I brought Ila, Fizzy and Rye along for this adventure. Up before dawn and rolling in the dark to a new location can be a surreal experience; follow the leader. With the sun beginning to light the horizon on fire, I took solace in having downloaded a lot of extra maps in my OnX. We arrived and Dom said, “This is your oyster”. A large roughly triangular shaped piece of mountain slope with a few rocky knobs. We Jimmy Jammed from the bottom to the top – straight into the sun. With sciatica firing off with nearly every step, and in some cases shorting muscles out robbing me of what little power I have. Good times. For this first hunt I had Rye and Fizzy down, once at the top, we began to roughly zigzag the rest of our “field” back down and roughly into the wind. It became clear that bird numbers where not what Dom had anticipated. I kept waiting to hear a shot in the distance… because we had nothing. No sign at all. This hunt got long, my legs a tad wobbly, and mentally I was starting to check out. I began to wheel around to the left to make what would be one of the last zigs to be made. Within a few steps, the girls began to come around. BAM. Rye froze, Fizzy froze. I completed my step, and a grouse few wild! I took a passing shot and wiffed but had the presence of mind to look back to exactly where it came from, as it was highly likely there would be more. On cue, a second bird few, and with a little more zen I took and made the shot! We were on the board. We hunted later that day, still with no success for the party.
We got the spare on, then took Dom’s truck to do some exploring and decided to hunt the hilltop above where he and Aaron had collected three birds earlier in the morning. I had Ila down, as I really wanted her to have a successful Sage Grouse hunt. As we were coming to terms with the hunt turning into a walk with dogs whilst carrying firearms a single grouse flew wild from Dom’s right. Once the grouse had cleared the dogs, he dispatched the bird with a cool dispassionate efficiency. He was done, which was good for him, as he needed to pack up and go home…he had to work in the morning. We had a good laugh over Aaron’s misfortune the morning before. Their hunt took them basically up to my tuck, where they had seen a few grouse land near. They had dropped off some of their surplus gear in my truck, and while they were farting around, Aaron had discovered an interesting perfectly heart shaped rock. He stepped on it and it gave more than he had anticipated, which prompted him to turn in over. This is when he learned I had used said rock to cover my morning expurgation. He was, mortified. This gave Dom and I a hell of a good laugh. Day two ended with a beautiful, but unproductive hike where I ran all three girls in a Hail Mary attempt to pick something up.
I was prepared to leave early to get to Burns to have the truck checked out, after all the steering wheel was rocked nearly a full 90-degrees out of whack. Not an exciting prospect when facing an eight-hour drive home. Jenna and I chatted, and she convinced me to go ahead with the plan to do the short hunt close to camp, if for anything just for the girls to stretch their legs – tomorrow was going to be a long day in the truck for them, in particular if I had to wait to be seen at the Les Schawb there in Burns. The only place in a zillion miles that could be of any help to me.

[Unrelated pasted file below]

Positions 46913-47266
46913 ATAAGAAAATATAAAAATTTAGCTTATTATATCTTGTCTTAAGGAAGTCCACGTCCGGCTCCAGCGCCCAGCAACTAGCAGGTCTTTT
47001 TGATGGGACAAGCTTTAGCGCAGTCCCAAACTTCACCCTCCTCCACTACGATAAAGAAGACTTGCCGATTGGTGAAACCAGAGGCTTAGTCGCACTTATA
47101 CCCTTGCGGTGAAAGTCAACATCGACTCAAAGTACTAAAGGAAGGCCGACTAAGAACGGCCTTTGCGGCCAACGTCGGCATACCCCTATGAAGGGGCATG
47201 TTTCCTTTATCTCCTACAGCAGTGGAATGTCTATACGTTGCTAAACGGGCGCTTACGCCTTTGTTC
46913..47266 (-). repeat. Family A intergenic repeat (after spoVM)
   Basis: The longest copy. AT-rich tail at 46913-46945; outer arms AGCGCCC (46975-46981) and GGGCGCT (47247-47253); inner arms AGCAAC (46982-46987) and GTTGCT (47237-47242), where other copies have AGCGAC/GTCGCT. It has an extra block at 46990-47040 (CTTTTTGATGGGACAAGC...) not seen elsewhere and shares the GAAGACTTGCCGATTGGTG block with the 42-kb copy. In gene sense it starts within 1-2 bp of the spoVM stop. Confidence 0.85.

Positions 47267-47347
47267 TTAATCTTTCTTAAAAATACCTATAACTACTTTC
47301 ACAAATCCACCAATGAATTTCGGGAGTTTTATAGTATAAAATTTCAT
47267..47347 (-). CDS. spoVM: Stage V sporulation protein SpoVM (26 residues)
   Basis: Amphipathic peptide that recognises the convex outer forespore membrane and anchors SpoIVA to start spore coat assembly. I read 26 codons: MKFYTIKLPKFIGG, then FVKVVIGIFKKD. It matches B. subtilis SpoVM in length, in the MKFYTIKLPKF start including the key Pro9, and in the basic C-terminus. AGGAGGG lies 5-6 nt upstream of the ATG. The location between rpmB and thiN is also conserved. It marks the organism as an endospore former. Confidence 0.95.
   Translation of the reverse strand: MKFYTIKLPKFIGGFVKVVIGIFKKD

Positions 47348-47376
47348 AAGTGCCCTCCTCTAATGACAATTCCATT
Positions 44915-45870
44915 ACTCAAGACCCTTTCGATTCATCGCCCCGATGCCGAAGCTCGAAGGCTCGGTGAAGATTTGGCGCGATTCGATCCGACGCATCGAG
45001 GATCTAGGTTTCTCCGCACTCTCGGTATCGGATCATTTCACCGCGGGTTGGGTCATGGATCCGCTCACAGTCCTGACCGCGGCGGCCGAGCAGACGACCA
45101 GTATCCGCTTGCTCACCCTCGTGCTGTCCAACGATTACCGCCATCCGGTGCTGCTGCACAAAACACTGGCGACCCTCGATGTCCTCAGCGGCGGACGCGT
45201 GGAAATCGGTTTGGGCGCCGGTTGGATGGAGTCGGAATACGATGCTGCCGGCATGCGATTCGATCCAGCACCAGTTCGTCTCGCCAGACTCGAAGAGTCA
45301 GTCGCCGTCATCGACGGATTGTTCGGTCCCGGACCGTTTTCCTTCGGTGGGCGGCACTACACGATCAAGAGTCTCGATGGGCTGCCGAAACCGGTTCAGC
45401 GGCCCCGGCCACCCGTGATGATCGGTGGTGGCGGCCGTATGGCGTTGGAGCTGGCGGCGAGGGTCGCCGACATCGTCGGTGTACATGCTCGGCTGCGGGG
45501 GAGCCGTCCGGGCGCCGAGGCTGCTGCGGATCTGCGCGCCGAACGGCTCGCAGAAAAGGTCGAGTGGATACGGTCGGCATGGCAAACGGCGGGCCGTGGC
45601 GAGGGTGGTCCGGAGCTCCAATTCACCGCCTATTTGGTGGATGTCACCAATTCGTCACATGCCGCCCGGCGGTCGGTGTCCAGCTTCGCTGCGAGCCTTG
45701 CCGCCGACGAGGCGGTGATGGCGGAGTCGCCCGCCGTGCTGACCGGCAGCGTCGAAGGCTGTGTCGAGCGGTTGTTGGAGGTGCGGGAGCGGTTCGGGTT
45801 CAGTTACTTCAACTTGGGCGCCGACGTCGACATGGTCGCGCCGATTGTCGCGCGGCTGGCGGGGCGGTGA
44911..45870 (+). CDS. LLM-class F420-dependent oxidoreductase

We set out, and about 30 minutes in I was about to turn back to the tuck to wrap this encounter up and there it was. A single grouse turd. Really. One single grouse turd, old and dried up. All alone. I laughed to myself. Only I would find a single grouse turd. Within a few steps an old roost. Hey, not bad I thought to myself. Then another ten feet, another roost, then another, and another. My hopes began to rise. This had been the most sign I had seen in all the hunting I had done thus far. But where were they? Up to my left a single snowberry bush stood proudly above the sage like a sore thumb. As Fizzy approached it, a single grouse flew wild, and it bombed down and into the ravine to my right. No way for any shooting there, and really there was no way I was going down after it. My brain clicked on, go to the bush! As I did Ila and Rye came around and became birdy. Rye hung around the snowberry, Ila went into tracking mode, head down, tail swishing. She was on ground scent. They were running! A bird flushed wild well out ahead of her. I shot; the bird was down! I was finished. I had done it. I had made it through the difficulties, it was a great feeling to have.
Would I do it again if given the opportunity to do so again, yes, of course. It was an incredible trip, thanks for inviting me Dom!
What a grand time we had! Now that is out of the way, I’ll share a few details with you. I took Powder and Rye on the paired down, lean camping trip for Sharptail and Hungarian Partridge in Northeastern Montana. These early season hunts have marked temperatures in the 90’s, which limits how long you can be out running dogs even more so than the relatively low limit on Sharptail. However, if your shooting is on point, your day can be closed out in a matter of minutes!
We camped within a quarter of a mile of the Canadian border. With the windows on the truck canopy fully open to allow the breeze to cool us and blow the flies out, we were gifted with the occasional call of a Sharptail. I had indeed picked a good spot! Later that night we had a “Blue Super Moon”, which Rye wasn’t too sure of. She did her due diligence to ward it off initially, but in the end she settled to watch it carefully while Powder and I slept.